The Hurricane Electric network covers the US and major locations in Europe. Each location is IPv6 enabled and provides IPv6 transit services in both native and dual stack formats. As the network expands to include additional geographic locations, it will always expand as a fully capable IPv6 network.
There are various ways to compare Hurricane Electric’s IPv6 backbone to other IPv6 backbones. One of the most important metrics is the number of BGP adjacencies at the edge of the network. The greater the adjacency, then the backbone has higher connectivity with the rest of the Internet. In the IPv6 world, this is even more important than in the IPv4 world because disconnected pockets of connectivity can cause enormous disruption for end users. Hurricane Electric’s IPv6 backbone has the number-one count of BGP adjacencies.
Top Twenty IPv6 Backbones Number of BGP Peering Adjacencies Measured 4/6/2008 through 4/30/2008
# BGP Peering Adjacencies
Global Crossing (AS3549)
Asia Netcom (AS18084)
Canble & Wireless (AS1273)
ODN Softbank (AS4725)
IPv6 Backbone Provider
Data collected from http://bgp.potaroo.net/v6/as6447/bgp-as-adj.txt For more information and additional statistics please visit http://he.net/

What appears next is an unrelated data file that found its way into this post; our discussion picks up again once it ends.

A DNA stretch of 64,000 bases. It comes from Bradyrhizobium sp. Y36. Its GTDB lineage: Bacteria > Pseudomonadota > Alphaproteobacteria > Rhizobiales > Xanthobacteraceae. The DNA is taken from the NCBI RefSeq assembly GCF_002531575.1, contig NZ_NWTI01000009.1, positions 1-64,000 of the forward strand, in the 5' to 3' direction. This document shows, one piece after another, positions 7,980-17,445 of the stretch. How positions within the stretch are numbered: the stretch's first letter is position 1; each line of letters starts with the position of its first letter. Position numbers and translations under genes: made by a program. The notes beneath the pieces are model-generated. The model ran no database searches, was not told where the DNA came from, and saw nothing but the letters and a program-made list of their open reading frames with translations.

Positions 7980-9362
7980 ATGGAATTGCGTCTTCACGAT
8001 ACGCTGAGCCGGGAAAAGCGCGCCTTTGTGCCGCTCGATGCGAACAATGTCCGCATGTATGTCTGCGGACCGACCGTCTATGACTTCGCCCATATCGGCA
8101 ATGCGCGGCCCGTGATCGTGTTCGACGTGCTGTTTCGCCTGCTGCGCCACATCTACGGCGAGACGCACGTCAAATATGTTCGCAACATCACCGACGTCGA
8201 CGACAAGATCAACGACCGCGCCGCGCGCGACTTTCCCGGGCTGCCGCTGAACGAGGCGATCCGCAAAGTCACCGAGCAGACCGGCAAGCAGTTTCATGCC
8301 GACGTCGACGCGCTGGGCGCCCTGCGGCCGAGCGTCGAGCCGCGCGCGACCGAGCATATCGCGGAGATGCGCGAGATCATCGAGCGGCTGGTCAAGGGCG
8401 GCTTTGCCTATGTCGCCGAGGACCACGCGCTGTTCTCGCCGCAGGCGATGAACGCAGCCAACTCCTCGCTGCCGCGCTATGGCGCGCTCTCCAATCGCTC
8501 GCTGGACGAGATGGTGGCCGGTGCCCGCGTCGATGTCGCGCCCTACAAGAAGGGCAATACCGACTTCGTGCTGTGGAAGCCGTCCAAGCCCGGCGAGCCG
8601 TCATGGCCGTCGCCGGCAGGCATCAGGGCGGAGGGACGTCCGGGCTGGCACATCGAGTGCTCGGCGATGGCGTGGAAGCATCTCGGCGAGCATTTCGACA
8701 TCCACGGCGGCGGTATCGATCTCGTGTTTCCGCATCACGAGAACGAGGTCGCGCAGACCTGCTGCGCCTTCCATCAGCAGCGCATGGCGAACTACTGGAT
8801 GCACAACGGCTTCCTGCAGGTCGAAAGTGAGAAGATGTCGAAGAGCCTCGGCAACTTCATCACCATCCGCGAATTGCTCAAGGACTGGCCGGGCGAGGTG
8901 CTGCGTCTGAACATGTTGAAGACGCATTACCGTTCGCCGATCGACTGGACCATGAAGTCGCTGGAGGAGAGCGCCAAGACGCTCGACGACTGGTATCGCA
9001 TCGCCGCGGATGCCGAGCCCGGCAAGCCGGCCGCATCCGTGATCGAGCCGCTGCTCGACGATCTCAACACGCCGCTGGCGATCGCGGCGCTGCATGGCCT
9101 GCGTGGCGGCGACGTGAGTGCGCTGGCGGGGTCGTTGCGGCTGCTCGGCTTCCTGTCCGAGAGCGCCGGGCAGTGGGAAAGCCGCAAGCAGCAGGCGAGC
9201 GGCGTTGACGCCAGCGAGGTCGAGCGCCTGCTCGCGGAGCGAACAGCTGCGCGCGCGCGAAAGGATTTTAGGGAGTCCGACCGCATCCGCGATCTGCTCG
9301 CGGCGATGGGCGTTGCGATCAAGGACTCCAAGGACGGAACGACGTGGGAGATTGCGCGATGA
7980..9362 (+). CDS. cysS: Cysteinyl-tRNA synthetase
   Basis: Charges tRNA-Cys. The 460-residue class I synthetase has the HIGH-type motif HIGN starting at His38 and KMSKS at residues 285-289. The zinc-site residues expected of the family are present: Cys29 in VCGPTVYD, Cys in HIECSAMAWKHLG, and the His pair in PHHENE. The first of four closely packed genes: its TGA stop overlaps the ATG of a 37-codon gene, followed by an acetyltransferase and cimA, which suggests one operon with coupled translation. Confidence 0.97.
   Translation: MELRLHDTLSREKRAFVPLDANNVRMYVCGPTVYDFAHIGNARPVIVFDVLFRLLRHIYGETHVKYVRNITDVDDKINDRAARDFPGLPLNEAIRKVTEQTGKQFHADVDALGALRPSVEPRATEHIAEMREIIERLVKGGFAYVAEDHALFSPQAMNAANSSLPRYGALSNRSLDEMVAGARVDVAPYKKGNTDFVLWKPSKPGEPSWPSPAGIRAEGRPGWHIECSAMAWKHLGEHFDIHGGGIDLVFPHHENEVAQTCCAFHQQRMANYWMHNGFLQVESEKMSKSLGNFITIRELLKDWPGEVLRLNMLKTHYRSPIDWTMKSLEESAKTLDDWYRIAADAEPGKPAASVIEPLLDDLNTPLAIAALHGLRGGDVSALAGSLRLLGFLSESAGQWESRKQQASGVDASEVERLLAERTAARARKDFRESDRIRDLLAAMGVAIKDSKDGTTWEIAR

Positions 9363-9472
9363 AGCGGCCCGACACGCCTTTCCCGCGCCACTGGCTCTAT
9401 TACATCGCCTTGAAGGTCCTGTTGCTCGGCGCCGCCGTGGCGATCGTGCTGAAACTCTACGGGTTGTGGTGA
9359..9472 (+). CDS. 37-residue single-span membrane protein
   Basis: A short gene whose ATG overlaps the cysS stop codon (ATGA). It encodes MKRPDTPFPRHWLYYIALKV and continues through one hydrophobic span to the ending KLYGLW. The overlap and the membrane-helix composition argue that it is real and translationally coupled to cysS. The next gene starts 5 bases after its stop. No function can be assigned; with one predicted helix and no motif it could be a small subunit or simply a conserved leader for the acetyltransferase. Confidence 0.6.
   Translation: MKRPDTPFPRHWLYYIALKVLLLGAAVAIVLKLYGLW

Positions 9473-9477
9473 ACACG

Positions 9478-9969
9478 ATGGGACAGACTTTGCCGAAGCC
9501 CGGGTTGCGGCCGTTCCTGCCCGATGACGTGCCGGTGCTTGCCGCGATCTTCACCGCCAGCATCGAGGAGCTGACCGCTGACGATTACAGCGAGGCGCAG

http://he.net/bgp-as-adj.pdf Graph showing BGP adjacencies for the top-twenty IPv6 backbones April 2008
That last graph shows a pictorial view of the data from Geoff Huston’s website. The data is collected from live IPv6 Internet routers.
Native IPv6 is available to all Hurricane Electric colocation, transit customers, and root dedicated server customers
Native IPv6 is available on the same port as IPv4 at no additional charge.
You may request IPv6 address allocations by sending email to firstname.lastname@example.org .
If you operate a router, you may request a /48, otherwise request a /64 per port.
In the IPv6 world, as stated at the beginning of this document, there are 128 bits included in the IPv6 header. Addresses have four times to number of bits that an IPv4 header would have. This is where the 79 billion billion billion number comes from. Its 2128 divided by 232 and yet best practices, as stated in RFCs, shows that IPv6 address allocations are not the same as in IPv4. The allocation on an individual
IPv6 at Hurricane Electric © 2008 http://he.net/
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